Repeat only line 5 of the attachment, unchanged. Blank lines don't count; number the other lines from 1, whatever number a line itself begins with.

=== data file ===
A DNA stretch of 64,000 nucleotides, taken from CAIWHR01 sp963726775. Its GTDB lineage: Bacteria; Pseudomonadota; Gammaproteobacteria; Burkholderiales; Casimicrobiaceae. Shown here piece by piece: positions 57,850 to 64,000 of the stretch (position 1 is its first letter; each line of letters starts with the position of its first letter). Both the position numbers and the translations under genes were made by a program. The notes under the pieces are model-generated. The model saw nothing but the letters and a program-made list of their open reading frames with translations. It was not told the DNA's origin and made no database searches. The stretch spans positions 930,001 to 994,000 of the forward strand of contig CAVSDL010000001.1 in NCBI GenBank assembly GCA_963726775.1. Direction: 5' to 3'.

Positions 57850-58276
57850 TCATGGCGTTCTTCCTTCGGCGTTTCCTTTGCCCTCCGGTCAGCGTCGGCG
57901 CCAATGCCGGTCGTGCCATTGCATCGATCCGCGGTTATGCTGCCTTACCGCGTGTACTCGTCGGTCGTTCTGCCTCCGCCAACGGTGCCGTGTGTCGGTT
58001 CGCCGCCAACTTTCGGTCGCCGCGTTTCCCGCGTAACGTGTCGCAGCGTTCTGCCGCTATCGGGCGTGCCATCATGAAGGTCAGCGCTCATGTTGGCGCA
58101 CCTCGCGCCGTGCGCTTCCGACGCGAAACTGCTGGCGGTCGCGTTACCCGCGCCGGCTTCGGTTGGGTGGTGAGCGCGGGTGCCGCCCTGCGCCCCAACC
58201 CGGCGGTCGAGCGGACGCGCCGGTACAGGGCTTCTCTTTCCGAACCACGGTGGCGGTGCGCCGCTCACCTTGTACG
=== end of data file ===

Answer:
58001 CGCCGCCAACTTTCGGTCGCCGCGTTTCCCGCGTAACGTGTCGCAGCGTTCTGCCGCTATCGGGCGTGCCATCATGAAGGTCAGCGCTCATGTTGGCGCA